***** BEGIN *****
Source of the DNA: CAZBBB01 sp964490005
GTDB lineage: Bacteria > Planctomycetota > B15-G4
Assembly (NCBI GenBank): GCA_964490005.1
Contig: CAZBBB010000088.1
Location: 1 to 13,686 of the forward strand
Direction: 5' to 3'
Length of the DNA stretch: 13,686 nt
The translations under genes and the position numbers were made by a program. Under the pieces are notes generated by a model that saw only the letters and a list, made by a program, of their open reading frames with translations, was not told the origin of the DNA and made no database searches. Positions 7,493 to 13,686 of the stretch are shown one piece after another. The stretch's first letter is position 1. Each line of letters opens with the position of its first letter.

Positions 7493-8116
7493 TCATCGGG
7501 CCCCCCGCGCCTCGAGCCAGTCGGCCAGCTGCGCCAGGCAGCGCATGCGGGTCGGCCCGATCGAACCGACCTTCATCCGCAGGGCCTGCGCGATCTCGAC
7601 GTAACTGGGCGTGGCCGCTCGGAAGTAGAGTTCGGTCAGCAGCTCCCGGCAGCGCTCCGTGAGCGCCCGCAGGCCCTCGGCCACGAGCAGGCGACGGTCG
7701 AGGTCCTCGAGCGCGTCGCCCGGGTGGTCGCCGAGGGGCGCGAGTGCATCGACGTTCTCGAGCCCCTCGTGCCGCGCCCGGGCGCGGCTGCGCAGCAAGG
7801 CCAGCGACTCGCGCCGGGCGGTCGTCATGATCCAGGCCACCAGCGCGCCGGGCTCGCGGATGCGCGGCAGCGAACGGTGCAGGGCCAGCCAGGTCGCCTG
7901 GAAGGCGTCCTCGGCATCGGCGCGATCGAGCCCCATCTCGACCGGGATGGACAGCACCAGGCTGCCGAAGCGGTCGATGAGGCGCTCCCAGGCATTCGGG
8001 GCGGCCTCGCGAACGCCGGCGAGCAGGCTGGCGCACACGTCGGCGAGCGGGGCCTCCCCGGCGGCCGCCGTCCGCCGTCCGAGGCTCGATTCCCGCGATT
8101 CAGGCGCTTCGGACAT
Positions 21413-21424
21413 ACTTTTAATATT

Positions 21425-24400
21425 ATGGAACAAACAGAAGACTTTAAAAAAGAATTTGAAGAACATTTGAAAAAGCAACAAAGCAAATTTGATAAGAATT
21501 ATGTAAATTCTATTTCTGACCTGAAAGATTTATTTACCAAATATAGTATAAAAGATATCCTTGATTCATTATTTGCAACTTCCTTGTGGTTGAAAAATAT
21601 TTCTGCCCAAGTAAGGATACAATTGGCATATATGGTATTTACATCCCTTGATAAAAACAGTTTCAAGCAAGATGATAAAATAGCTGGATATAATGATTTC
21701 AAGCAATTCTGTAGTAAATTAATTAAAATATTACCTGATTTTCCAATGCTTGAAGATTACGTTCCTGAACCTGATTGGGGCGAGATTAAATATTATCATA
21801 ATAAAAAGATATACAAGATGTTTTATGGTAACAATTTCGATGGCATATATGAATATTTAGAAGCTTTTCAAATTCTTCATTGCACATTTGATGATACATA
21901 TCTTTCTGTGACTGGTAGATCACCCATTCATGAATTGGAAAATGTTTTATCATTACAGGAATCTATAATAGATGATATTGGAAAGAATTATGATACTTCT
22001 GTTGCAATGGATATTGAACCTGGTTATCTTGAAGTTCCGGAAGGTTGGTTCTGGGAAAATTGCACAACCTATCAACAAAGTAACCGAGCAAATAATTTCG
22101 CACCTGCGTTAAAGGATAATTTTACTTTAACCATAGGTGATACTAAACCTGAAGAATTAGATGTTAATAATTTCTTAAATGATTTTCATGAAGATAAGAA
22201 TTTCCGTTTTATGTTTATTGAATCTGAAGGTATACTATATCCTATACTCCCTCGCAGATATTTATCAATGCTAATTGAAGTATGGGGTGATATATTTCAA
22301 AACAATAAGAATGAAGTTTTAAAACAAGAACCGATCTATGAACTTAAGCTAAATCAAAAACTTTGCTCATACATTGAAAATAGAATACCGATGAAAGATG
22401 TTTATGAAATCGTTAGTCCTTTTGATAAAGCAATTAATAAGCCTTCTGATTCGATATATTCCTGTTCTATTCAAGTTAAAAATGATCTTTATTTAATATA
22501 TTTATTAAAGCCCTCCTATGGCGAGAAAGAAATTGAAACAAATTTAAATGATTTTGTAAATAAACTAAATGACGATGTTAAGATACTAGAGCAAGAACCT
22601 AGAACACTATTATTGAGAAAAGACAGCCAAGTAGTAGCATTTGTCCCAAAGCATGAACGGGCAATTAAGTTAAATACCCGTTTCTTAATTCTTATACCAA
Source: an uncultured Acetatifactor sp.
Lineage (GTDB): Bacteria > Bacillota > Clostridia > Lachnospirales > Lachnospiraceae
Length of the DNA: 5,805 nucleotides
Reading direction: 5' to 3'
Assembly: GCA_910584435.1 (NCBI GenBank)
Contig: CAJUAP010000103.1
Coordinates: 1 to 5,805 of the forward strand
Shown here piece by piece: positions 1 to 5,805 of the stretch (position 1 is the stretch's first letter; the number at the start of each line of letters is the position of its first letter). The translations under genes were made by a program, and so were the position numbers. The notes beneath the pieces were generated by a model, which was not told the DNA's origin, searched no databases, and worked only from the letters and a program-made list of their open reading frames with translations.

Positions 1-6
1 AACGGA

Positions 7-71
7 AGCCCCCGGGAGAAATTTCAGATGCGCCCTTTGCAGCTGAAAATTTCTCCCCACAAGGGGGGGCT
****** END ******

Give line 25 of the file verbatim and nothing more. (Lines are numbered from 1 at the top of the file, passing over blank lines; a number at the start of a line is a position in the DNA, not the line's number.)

21801 ATAAAAAGATATACAAGATGTTTTATGGTAACAATTTCGATGGCATATATGAATATTTAGAAGCTTTTCAAATTCTTCATTGCACATTTGATGATACATA